Saturday, October 22, 2011

"Nights are Forever Without You…"

The sleep-deprived brain is a funny thing. At least — if you live a relatively safe modern life it is. I don't know how funny it would be if you had any particular fear of sabre-toothed tigers or huns showing up in your quarters. Fortunately, we do not. Beyond typical American wage and class fears, we're reassuringly safe. Which gives the brain free reign when it comes to sleep deprivation.

Slumber Fencing  or ATNR if you prefer.
Every night is an adventure for Team PJ (Points-Jeffries) and sleep is available but not in the chunks to which Lucy and I have been accustomed for most of our lives (dating back, one must suppose to our own infancies). Overview: Two hours is good; Four hours is grand; and 25 minutes isn't out of the question. Woe upon those 25 minute sessions, punctuated not by an explosion of crying (ok — sometimes by an explosion of crying) but rather by this volcanoesque gurgling, burbling, twitching, stretching… volcanos can take a long time to erupt and so can Miss Libby Lee. And you can know the symptoms, the portenders, but still not be able to predict what's coming.

Increasingly, that's okay with me.

I know lots of the things to do to calm the seether, to sedate the simmer. Lucy and I both have found a new love for our super-soft matching bathrobes that previously hung neglected in our respective closets. Mine is now thoughtfully tossed onto the floor beside the bed each evening as I quote-unquote retire, a concept that's taken on ridiculous dimensions. Stretching, yawning, getting "ready for bed," climbing in and knowing that the whole thing make go down in flames in — what was that? — 25 minutes? It could happen. It often does.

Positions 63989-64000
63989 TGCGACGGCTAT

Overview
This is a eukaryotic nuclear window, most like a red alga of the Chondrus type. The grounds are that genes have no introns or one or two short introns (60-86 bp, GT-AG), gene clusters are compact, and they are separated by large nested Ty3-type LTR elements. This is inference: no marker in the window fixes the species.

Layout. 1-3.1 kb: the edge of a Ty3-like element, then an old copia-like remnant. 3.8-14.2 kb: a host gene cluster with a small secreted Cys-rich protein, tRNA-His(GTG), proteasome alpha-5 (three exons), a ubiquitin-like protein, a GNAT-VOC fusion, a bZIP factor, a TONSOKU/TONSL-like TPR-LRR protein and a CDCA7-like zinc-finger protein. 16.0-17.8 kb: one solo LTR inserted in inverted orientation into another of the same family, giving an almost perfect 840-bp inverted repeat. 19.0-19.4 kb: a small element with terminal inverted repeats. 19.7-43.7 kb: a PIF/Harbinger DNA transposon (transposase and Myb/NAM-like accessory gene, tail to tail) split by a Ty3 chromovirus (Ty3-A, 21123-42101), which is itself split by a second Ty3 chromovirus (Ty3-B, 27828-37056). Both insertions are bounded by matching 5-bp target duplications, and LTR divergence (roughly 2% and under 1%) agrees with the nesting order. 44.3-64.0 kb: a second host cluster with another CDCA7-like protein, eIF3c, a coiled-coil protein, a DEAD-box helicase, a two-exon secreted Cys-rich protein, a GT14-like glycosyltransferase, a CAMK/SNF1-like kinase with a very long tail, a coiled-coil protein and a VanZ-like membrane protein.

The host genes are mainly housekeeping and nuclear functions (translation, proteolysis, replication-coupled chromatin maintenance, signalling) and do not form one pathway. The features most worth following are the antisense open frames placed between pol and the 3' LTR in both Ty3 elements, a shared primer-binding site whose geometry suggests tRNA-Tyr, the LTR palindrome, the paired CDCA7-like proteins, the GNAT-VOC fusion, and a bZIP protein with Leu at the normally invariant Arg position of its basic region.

Libby sleeps with us. It was one of the early head-scratchers and hand-wringers. We've got no less than three amazing cradle-bed type contraptions, all of which are absolutely divine nests — a series of condos, if you will — for Mr. Mustard, who we cannot keep out of them. And why not? It's not like Libby Lee has spent a second (yet) in any of them. No, she sleeps between Lucy and I and if you disapprove, keep it to yourself. We're done debating it.

I remember probably the second night we were home and I slept on my side, my arm wrench-wrapped around my baby girl, my shoulder wrenching out of its socket, weighing the relative discomfort of my position to the wonder of my sleeping daughter — and the threat of her waking. Or: would I roll onto her and smother her? Better just to stay exactly like this and not sleep.

The next night I got my another taste of her charm. Sleeping between us now, she would squirm, while fully swaddled towards me, gazing longingly — and inaccurately — upon me as a food source. Smack smack smack… squirm squirm squirm. I'd doze off for just moments and open my eyes to her … nearer and nearer. The next time I wake up, it's to a peculiar sensation of Libby Lee latching on to my shoulder. Uh-uh, girlie! You've got the wrong one!

We'd heard the worst. You'll roll onto her. She'll smother. It's dangerous. (Not unanimous, but still…) One night, with my wife asleep and our daughter slumbering, squinched up to her side, my hand resting on the impossibly perfect curve of the Little Shoogie, I found some strange resolve and defiance inside me that said: She's fine. We're fine. We're all going to sleep together and be fine, and anybody who says otherwise can go to hell. This is great, the best. 

And it is. Sleeping with the Little Shoogie cleaved up against my collarbone, her impossibly perfect legs tucked up against her belly in a way that only Bikram can really pull off, is the best — the very best.
Considered with my daughter bouncing in the bouncing seat beside me to the strains of The Free Design Sing for Very Important People and Stewart Copeland's Rumble Fish soundtrack, which is a record I've always always wanted to play for a baby.

No comments:

Post a Comment